Background-: Factors that determine survival in pulmonary arterial hypertension (PAH) drive clinical management. A quantitative survival prediction tool has not been established for research or clinical use. Methods and results-: Data from 2716 patients with PAH enrolled consecutively in the US Registry to Evaluate Early and Long-Term PAH Disease Management (REVEAL) were analyzed to assess predictors of 1-year survival. We identified independent prognosticators of survival and derived a multivariable, weighted risk formula for clinical use. One-year survival from the date of enrollment was 91.0% (95% confidence interval [CI], 89.9 to 92.1). In a multivariable analysis with Cox proportional hazards, variables independently associated with increased mortality included pulmonary vascular resistance >32 Wood units (hazard ratio [HR], 4.1; 95% CI, 2.0 to 8.3), PAH associated with portal hypertension (HR, 3.6; 95% CI, 2.4 to 5.4), modified New York Heart Association/World Health Organization functional class IV (HR, 3.1; 95% CI, 2.2 to 4.4), men >60 years of age (HR, 2.2; 95% CI, 1.6 to 3.0), and family history of PAH (HR, 2.2; 95% CI, 1.2 to 4.0). Renal insufficiency, PAH associated with connective tissue disease, functional class III, mean right atrial pressure, resting systolic blood pressure and heart rate, 6-minute walk distance, brain natriuretic peptide, percent predicted carbon monoxide diffusing capacity, and pericardial effusion on echocardiogram all predicted mortality. Based on these multivariable analyses, a prognostic equation was derived and validated by bootstrapping technique. Conclusions-: We identified key predictors of survival based on the patient's most recent evaluation and formulated a contemporary prognostic equation. Use of this tool may allow the individualization and optimization of therapeutic strategies. Serial follow-up and reassessment are warranted.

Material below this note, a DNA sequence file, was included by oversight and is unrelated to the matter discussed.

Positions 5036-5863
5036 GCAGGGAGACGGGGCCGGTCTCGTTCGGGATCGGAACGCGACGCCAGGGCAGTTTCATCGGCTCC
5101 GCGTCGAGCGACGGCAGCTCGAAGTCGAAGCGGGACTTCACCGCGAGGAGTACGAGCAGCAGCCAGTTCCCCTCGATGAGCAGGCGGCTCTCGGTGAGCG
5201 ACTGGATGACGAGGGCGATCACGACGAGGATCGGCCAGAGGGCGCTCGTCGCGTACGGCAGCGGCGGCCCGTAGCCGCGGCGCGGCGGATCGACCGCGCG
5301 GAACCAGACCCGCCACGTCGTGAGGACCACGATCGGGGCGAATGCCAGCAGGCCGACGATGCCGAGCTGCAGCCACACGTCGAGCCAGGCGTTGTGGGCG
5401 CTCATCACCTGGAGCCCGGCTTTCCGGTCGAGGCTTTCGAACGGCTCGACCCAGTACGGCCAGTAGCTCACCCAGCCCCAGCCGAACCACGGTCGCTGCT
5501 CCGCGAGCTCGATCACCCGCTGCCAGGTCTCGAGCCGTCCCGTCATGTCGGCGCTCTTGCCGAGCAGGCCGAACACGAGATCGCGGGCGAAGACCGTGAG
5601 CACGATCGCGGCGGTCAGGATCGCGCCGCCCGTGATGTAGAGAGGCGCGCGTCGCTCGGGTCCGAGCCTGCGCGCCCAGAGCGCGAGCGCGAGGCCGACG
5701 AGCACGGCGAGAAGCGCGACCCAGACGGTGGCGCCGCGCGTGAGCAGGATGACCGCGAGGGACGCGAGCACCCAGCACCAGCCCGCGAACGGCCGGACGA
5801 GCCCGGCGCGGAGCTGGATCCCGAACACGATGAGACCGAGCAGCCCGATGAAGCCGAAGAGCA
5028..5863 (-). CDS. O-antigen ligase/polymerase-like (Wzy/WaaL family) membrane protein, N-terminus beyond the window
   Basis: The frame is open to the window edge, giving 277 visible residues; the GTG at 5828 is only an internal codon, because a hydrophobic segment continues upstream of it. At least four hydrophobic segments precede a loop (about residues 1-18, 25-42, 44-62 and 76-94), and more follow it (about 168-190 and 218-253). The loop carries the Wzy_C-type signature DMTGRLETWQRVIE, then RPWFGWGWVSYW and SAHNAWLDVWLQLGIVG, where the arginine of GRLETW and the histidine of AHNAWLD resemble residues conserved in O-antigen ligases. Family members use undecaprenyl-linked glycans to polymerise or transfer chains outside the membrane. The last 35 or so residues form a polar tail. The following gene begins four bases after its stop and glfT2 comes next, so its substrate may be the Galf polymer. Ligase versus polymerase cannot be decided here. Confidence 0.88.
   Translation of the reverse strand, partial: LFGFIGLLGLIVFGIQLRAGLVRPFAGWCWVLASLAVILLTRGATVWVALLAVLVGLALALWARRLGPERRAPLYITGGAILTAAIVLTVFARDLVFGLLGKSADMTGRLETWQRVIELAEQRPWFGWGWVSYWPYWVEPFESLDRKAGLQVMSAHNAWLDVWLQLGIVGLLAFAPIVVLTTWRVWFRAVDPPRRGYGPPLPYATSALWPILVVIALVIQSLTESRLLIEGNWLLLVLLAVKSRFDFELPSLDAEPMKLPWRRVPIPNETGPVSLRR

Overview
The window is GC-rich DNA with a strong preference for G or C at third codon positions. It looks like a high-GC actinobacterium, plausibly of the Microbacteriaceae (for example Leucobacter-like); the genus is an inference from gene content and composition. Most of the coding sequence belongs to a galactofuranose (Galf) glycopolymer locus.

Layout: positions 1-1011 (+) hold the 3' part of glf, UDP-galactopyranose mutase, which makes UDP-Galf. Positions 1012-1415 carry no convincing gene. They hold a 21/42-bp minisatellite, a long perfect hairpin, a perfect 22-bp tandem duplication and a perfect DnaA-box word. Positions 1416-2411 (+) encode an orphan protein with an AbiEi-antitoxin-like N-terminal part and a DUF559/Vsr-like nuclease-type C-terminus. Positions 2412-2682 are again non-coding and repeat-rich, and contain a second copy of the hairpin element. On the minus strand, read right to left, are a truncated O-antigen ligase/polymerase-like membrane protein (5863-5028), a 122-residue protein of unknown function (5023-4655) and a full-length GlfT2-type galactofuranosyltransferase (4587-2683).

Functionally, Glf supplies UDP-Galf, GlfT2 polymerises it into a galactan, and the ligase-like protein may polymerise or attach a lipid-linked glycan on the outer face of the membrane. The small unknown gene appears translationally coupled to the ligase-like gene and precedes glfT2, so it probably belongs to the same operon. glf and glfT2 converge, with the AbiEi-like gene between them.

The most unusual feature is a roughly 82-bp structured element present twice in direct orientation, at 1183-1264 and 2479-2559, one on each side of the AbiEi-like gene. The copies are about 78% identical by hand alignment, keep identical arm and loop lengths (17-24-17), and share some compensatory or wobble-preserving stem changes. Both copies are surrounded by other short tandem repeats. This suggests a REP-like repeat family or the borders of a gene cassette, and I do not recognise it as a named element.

- Pulmonary arterial hypertension
- Risk factors
ASJC Scopus subject areas
- Cardiology and Cardiovascular Medicine
- Physiology (medical)